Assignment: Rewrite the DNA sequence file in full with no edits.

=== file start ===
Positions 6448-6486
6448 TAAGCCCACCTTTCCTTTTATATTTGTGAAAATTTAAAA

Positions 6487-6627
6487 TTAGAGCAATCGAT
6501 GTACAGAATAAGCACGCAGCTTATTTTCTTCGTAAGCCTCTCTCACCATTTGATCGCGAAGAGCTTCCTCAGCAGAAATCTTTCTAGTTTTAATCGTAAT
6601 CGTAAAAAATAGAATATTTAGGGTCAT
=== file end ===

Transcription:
Positions 6448-6486
6448 TAAGCCCACCTTTCCTTTTATATTTGTGAAAATTTAAAA

Positions 6487-6627
6487 TTAGAGCAATCGAT
6501 GTACAGAATAAGCACGCAGCTTATTTTCTTCGTAAGCCTCTCTCACCATTTGATCGCGAAGAGCTTCCTCAGCAGAAATCTTTCTAGTTTTAATCGTAAT
6601 CGTAAAAAATAGAATATTTAGGGTCAT